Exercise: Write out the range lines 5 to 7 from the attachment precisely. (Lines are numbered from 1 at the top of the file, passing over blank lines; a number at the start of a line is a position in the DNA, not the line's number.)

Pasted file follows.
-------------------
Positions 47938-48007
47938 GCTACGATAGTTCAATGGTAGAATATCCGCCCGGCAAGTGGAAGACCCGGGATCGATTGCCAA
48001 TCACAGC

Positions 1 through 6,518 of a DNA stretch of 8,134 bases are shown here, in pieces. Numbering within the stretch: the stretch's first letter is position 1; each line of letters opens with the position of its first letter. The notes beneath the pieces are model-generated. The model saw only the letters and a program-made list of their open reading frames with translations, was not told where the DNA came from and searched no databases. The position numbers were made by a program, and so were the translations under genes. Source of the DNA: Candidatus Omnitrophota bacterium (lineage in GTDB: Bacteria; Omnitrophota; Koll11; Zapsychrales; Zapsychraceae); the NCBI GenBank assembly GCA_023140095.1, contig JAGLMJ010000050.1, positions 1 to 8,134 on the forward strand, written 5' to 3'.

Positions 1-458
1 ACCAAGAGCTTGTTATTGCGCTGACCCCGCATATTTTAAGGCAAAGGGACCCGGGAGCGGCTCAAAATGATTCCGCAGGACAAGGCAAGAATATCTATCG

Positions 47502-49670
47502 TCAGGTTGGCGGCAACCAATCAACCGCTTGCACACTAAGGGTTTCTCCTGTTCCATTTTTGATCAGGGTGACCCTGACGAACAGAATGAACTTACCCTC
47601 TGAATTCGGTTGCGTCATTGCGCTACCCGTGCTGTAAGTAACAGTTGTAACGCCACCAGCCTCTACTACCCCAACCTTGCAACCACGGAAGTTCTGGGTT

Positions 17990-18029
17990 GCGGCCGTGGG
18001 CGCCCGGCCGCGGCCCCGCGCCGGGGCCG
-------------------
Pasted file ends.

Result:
Positions 1-458
1 ACCAAGAGCTTGTTATTGCGCTGACCCCGCATATTTTAAGGCAAAGGGACCCGGGAGCGGCTCAAAATGATTCCGCAGGACAAGGCAAGAATATCTATCG

Positions 47502-49670